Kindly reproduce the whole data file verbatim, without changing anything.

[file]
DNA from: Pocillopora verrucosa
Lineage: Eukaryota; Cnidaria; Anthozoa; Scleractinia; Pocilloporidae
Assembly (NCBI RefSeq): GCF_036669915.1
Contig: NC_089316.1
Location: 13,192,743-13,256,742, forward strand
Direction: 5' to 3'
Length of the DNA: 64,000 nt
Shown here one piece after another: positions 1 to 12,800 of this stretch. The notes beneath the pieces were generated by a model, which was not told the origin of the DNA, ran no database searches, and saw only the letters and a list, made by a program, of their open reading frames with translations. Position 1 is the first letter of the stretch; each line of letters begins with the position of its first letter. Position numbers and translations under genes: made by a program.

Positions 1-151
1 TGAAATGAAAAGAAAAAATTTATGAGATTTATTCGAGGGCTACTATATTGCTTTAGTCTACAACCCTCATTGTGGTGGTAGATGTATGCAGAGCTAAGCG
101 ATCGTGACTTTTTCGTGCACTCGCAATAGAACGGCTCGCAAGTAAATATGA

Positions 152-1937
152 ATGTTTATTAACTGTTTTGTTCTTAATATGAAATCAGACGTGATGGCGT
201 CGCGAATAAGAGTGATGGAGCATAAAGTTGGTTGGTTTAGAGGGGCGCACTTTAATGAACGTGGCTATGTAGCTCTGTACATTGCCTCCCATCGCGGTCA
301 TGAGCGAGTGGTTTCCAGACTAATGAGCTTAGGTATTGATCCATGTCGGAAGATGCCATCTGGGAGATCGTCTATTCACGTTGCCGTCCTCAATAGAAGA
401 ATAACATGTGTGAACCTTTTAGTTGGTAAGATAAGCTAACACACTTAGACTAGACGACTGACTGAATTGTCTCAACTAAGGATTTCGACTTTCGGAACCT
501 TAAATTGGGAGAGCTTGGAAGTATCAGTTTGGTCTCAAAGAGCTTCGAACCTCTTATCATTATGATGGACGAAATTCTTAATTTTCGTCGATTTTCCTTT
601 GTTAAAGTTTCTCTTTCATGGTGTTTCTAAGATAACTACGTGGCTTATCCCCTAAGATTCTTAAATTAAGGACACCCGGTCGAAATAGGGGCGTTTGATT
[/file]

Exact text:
DNA from: Pocillopora verrucosa
Lineage: Eukaryota; Cnidaria; Anthozoa; Scleractinia; Pocilloporidae
Assembly (NCBI RefSeq): GCF_036669915.1
Contig: NC_089316.1
Location: 13,192,743-13,256,742, forward strand
Direction: 5' to 3'
Length of the DNA: 64,000 nt
Shown here one piece after another: positions 1 to 12,800 of this stretch. The notes beneath the pieces were generated by a model, which was not told the origin of the DNA, ran no database searches, and saw only the letters and a list, made by a program, of their open reading frames with translations. Position 1 is the first letter of the stretch; each line of letters begins with the position of its first letter. Position numbers and translations under genes: made by a program.

Positions 1-151
1 TGAAATGAAAAGAAAAAATTTATGAGATTTATTCGAGGGCTACTATATTGCTTTAGTCTACAACCCTCATTGTGGTGGTAGATGTATGCAGAGCTAAGCG
101 ATCGTGACTTTTTCGTGCACTCGCAATAGAACGGCTCGCAAGTAAATATGA

Positions 152-1937
152 ATGTTTATTAACTGTTTTGTTCTTAATATGAAATCAGACGTGATGGCGT
201 CGCGAATAAGAGTGATGGAGCATAAAGTTGGTTGGTTTAGAGGGGCGCACTTTAATGAACGTGGCTATGTAGCTCTGTACATTGCCTCCCATCGCGGTCA
301 TGAGCGAGTGGTTTCCAGACTAATGAGCTTAGGTATTGATCCATGTCGGAAGATGCCATCTGGGAGATCGTCTATTCACGTTGCCGTCCTCAATAGAAGA
401 ATAACATGTGTGAACCTTTTAGTTGGTAAGATAAGCTAACACACTTAGACTAGACGACTGACTGAATTGTCTCAACTAAGGATTTCGACTTTCGGAACCT
501 TAAATTGGGAGAGCTTGGAAGTATCAGTTTGGTCTCAAAGAGCTTCGAACCTCTTATCATTATGATGGACGAAATTCTTAATTTTCGTCGATTTTCCTTT
601 GTTAAAGTTTCTCTTTCATGGTGTTTCTAAGATAACTACGTGGCTTATCCCCTAAGATTCTTAAATTAAGGACACCCGGTCGAAATAGGGGCGTTTGATT